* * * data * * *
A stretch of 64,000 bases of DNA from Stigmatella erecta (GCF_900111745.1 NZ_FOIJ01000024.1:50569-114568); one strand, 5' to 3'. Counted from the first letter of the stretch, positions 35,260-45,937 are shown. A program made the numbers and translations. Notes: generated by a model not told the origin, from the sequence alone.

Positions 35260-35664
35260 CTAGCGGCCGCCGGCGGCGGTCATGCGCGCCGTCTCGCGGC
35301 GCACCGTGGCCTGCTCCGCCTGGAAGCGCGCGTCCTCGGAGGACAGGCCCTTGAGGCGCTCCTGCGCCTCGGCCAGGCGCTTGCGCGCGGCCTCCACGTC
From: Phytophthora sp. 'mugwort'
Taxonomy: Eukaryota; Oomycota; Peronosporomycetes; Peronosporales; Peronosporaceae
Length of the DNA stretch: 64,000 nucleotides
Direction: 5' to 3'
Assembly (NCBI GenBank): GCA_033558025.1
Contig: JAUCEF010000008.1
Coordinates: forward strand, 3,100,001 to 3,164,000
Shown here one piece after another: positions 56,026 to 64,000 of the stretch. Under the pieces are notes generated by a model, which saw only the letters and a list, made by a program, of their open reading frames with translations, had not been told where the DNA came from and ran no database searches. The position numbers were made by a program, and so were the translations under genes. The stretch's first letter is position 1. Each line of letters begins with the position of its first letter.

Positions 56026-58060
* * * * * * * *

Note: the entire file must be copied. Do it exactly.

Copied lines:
A stretch of 64,000 bases of DNA from Stigmatella erecta (GCF_900111745.1 NZ_FOIJ01000024.1:50569-114568); one strand, 5' to 3'. Counted from the first letter of the stretch, positions 35,260-45,937 are shown. A program made the numbers and translations. Notes: generated by a model not told the origin, from the sequence alone.

Positions 35260-35664
35260 CTAGCGGCCGCCGGCGGCGGTCATGCGCGCCGTCTCGCGGC
35301 GCACCGTGGCCTGCTCCGCCTGGAAGCGCGCGTCCTCGGAGGACAGGCCCTTGAGGCGCTCCTGCGCCTCGGCCAGGCGCTTGCGCGCGGCCTCCACGTC
From: Phytophthora sp. 'mugwort'
Taxonomy: Eukaryota; Oomycota; Peronosporomycetes; Peronosporales; Peronosporaceae
Length of the DNA stretch: 64,000 nucleotides
Direction: 5' to 3'
Assembly (NCBI GenBank): GCA_033558025.1
Contig: JAUCEF010000008.1
Coordinates: forward strand, 3,100,001 to 3,164,000
Shown here one piece after another: positions 56,026 to 64,000 of the stretch. Under the pieces are notes generated by a model, which saw only the letters and a list, made by a program, of their open reading frames with translations, had not been told where the DNA came from and ran no database searches. The position numbers were made by a program, and so were the translations under genes. The stretch's first letter is position 1. Each line of letters begins with the position of its first letter.

Positions 56026-58060